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When Science Meets Meditation


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The popularity of meditation is increasing as more people discover its benefits.

Meditation is a habitual process of training your mind to focus and redirect your thoughts.
You can use it to increase awareness of yourself and your surroundings. Many people think of it as a way to reduce stress and develop concentration.
People also use the practice to develop other beneficial habits and feelings, such as a positive mood and outlook, self-discipline, healthy sleep patterns and even increased pain tolerance.

In this article, we're going to take a look at some science-based benefits of meditation.

REDUCES STRESS


Stress reduction is one of the most common reasons people try meditation.
One study including over 3,500 adults showed that it lives up to its reputation for stress reduction.

Normally, mental and physical stress cause increased levels of the stress hormone cortisol. This produces many of the harmful effects of stress, such as the release of inflammation-promoting chemicals called cytokines.

These effects can disrupt sleep, promote depression and anxiety, increase blood pressure and contribute to fatigue and cloudy thinking. 
In an eight-week study, a meditation style called "mindfulness meditation" reduced the inflammation response caused by stress. 
Another study in nearly 1,300 adults demonstrated that meditation may decrease stress. Notably, this effect was strongest in individuals with the highest levels of stress.
Research has shown that meditation may also improve symptoms of stress-related conditions, including irritable bowel syndrome, post-traumatic stress disorder and fibromyalgia.

Promotes Emotional Health


Some forms of meditation can also lead to an improved self-image and more positive outlook on life.

Two studies of mindfulness meditation found decreased depression in over 4,600 adults.
One study followed 18 volunteers as they practiced meditation over three years. The study found that participants experienced long-term decreases in depression. 
A review of several studies suggests meditation may reduce depression by decreasing some of the body's inflammatory chemicals.

Another controlled study compared electrical activity between the brains of people who practiced mindfulness meditation and the brains of others who did not.

Those who meditated showed measurable changes in activity in areas related to positive thinking and optimism.

Enhances Self-Awareness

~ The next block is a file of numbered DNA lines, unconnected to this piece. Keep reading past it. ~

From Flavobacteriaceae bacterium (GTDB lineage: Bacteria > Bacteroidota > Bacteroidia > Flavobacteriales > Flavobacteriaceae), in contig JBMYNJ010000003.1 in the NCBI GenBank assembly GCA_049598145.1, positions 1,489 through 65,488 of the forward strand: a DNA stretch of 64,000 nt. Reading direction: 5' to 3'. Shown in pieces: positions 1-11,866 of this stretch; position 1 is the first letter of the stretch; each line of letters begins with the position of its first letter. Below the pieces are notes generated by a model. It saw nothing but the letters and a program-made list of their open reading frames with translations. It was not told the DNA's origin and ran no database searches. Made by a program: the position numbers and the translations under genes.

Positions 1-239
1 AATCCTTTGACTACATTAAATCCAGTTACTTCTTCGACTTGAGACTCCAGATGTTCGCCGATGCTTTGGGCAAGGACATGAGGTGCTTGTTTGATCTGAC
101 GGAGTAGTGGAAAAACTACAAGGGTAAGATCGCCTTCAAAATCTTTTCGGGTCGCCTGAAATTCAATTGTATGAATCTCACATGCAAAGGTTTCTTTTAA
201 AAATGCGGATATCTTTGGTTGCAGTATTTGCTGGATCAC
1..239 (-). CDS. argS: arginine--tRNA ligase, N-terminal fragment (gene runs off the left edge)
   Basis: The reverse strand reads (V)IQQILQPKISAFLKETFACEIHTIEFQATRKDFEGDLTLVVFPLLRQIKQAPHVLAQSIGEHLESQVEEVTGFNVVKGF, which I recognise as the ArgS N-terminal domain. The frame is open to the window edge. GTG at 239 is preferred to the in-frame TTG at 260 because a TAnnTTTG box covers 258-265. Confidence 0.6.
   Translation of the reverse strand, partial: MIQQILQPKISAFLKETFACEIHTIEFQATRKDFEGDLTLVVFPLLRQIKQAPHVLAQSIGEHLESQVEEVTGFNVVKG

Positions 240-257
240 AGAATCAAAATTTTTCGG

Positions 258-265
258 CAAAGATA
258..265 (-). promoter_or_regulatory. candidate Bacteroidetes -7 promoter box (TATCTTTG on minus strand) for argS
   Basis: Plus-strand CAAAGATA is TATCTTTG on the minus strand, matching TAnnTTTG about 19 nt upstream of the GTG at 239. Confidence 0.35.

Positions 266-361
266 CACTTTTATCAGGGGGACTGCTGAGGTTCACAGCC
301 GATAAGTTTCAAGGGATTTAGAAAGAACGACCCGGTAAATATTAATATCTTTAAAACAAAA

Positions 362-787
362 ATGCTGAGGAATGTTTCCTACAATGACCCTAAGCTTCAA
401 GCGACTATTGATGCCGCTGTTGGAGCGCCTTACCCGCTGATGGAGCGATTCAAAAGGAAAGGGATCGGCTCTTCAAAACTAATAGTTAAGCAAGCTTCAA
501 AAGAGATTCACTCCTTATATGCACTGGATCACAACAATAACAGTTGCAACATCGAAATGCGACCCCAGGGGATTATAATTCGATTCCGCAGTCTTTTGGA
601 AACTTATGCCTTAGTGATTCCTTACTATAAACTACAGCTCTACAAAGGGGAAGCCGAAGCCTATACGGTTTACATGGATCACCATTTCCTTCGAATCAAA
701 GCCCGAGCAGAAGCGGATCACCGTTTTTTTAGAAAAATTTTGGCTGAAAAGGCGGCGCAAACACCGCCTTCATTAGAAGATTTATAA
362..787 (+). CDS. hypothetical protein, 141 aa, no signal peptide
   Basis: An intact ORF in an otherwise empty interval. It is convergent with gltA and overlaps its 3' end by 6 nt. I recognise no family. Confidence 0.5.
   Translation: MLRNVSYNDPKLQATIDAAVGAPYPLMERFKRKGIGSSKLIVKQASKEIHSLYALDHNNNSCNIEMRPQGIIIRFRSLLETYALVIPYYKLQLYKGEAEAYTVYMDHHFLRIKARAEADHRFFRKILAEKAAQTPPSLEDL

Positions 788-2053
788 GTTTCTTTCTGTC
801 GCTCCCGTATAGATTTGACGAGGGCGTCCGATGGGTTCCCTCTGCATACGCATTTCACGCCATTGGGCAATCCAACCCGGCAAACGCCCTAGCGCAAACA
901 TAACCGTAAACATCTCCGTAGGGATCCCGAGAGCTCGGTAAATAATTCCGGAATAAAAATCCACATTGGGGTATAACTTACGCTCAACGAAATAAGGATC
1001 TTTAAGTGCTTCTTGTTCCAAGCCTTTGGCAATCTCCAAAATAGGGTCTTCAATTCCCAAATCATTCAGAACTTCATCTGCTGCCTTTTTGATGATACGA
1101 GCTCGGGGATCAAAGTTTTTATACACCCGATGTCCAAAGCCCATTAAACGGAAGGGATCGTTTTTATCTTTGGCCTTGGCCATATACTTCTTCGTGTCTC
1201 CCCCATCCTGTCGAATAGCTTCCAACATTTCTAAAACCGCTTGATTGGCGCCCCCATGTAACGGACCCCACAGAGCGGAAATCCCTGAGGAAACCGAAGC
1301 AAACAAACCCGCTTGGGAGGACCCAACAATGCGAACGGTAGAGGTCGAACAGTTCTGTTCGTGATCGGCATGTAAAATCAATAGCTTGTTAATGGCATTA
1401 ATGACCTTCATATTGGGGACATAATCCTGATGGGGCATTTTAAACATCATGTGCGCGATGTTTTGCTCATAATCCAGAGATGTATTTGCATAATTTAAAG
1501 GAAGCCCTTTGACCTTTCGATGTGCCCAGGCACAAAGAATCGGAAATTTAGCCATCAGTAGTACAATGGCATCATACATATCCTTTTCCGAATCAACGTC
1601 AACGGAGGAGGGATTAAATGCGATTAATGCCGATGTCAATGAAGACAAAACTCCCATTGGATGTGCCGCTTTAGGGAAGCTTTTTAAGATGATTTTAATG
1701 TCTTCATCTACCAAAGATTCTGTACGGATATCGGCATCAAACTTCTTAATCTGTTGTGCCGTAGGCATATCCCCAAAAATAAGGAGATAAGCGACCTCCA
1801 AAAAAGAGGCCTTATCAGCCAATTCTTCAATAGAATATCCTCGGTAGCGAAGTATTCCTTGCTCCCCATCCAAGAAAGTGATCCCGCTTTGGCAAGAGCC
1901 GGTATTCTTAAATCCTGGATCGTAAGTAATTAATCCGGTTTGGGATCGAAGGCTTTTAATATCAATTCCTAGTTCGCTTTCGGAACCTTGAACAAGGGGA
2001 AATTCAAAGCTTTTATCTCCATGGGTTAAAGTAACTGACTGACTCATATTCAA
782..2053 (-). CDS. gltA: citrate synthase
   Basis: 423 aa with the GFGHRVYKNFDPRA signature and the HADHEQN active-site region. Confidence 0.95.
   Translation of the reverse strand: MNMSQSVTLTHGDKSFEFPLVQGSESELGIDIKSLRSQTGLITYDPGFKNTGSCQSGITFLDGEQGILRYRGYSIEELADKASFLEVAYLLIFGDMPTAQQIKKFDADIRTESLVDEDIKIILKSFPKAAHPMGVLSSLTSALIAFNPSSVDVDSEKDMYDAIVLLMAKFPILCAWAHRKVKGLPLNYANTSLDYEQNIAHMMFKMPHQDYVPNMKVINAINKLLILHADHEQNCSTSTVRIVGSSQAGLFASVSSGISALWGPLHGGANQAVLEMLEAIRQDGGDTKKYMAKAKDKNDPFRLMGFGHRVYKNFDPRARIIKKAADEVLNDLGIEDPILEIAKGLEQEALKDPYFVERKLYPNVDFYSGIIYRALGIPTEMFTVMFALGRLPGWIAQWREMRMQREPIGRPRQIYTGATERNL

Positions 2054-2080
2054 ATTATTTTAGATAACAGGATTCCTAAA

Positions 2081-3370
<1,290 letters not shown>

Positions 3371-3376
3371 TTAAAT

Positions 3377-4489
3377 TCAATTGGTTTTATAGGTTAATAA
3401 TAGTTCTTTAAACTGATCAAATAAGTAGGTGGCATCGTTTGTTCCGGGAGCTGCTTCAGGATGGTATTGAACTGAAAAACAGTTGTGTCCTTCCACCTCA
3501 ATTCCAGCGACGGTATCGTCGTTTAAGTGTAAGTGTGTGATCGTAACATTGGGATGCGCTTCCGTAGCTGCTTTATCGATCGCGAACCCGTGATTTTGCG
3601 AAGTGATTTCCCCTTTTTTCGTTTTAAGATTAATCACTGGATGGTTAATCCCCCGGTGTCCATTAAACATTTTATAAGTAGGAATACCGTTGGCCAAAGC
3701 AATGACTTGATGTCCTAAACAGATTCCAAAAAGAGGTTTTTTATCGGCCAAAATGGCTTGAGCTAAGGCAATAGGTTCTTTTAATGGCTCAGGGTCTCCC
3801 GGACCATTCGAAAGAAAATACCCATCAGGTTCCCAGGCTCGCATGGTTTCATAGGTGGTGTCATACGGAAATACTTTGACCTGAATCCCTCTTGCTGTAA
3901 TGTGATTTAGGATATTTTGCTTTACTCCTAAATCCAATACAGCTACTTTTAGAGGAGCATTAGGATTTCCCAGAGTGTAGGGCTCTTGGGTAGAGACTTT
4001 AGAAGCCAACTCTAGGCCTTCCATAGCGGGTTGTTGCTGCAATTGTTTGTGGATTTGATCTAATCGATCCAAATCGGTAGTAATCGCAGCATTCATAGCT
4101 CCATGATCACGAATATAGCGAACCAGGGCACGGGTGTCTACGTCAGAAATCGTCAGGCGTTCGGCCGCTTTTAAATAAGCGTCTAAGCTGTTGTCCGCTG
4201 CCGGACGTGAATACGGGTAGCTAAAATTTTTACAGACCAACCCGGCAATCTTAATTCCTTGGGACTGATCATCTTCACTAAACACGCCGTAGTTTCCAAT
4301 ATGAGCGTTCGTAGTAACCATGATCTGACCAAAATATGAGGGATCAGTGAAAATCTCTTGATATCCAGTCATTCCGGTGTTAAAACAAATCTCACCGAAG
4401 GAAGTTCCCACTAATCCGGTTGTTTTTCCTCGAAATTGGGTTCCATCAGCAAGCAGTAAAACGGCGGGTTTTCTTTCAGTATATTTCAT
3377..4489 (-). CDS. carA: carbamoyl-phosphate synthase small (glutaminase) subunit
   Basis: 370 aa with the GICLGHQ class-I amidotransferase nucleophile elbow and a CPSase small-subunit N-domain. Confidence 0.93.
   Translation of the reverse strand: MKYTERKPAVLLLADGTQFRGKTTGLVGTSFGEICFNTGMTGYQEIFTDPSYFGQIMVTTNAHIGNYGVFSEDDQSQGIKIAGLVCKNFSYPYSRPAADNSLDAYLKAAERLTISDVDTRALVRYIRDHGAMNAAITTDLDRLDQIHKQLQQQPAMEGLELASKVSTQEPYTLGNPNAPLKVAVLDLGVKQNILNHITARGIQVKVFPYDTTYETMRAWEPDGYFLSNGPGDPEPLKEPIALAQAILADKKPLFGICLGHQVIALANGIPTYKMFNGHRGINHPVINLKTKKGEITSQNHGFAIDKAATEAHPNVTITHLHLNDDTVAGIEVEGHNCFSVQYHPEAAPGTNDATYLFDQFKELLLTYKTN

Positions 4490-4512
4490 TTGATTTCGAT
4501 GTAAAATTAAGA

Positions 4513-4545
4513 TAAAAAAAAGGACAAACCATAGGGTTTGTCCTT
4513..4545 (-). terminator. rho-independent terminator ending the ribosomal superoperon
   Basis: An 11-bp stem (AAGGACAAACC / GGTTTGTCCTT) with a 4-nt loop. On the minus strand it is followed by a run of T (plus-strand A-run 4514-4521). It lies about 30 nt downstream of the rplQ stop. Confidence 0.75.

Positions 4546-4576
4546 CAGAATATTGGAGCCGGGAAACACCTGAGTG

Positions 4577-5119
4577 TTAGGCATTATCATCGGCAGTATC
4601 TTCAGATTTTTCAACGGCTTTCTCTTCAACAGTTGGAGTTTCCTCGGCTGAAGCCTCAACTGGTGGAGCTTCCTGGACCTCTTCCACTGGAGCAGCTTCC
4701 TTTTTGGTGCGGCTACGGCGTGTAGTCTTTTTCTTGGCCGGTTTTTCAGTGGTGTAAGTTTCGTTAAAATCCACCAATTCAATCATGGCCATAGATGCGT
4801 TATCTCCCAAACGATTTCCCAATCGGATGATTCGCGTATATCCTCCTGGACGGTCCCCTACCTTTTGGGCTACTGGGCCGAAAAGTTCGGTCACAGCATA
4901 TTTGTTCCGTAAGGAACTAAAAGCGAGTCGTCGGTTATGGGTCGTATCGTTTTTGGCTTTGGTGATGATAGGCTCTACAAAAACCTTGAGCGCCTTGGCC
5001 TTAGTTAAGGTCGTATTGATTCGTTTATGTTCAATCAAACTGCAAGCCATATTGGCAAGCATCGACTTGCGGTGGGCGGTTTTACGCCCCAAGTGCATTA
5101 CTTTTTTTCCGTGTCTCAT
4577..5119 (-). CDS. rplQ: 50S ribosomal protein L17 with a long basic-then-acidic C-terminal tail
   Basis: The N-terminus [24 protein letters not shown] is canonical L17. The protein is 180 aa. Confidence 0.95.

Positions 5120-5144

Some forms of meditation may help you develop a stronger understanding of yourself, helping you grow into your best self.
For example, self-inquiry meditation explicitly aims to help you develop a greater understanding of yourself and how you relate to those around you.

Other forms teach you to recognize thoughts that may be harmful or self-defeating. The idea is that as you gain greater awareness of your thought habits, you can steer them toward more constructive patterns.
A study of 21 women fighting breast cancer found that when they took part in a tai chi program, their self-esteem improved more than it did than in those who received social support sessions.
In another study, 40 senior men and women who took a mindfulness meditation program experienced reduced feelings of loneliness, compared to a control group that had been placed on a wait list for the program. 

Also, experience in meditation may cultivate more creative problem solving.

Lengthens Attention Span


Focused-attention meditation is like weight lifting for your attention span. It helps increase the strength and endurance of your attention. 
For example, a study looked at the effects of an eight-week mindfulness meditation course and found it improved participants' ability to reorient and maintain their attention.
A similar study showed that human resource workers who regularly practiced mindfulness meditation stayed focused on a task for longer.

These workers also remembered details of their tasks better than their peers who did not practice meditation.
Moreover, one review concluded that meditation may even reverse patterns in the brain that contribute to mind-wandering, worrying and poor attention. 
Even meditating for a short period may benefit you.
One study found that four days of practicing meditation may be enough to increase attention span.

Improves Sleep


Nearly half the population will struggle with insomnia at some point.
One study compared two mindfulness-based meditation programs by randomly assigning participants to one of two groups. One group practiced meditation, while the other didn't.
Participants who meditated fell asleep sooner and stayed asleep longer, compared to those who didn't meditate. 

Becoming skilled in meditation may help you control or redirect the racing or "runaway" thoughts that often lead to insomnia. 
Additionally, it can help relax your body, releasing tension and placing you in a peaceful state in which you're more likely to fall asleep.

IN CONCLUSION


Ah, we could talk about the benefits of meditation all day! These are some (there are a lot more!) of the benefits you'll enjoy once you make it a habit. 

Now, go practise and don't forget enjoy the present moment!

By: Lora  

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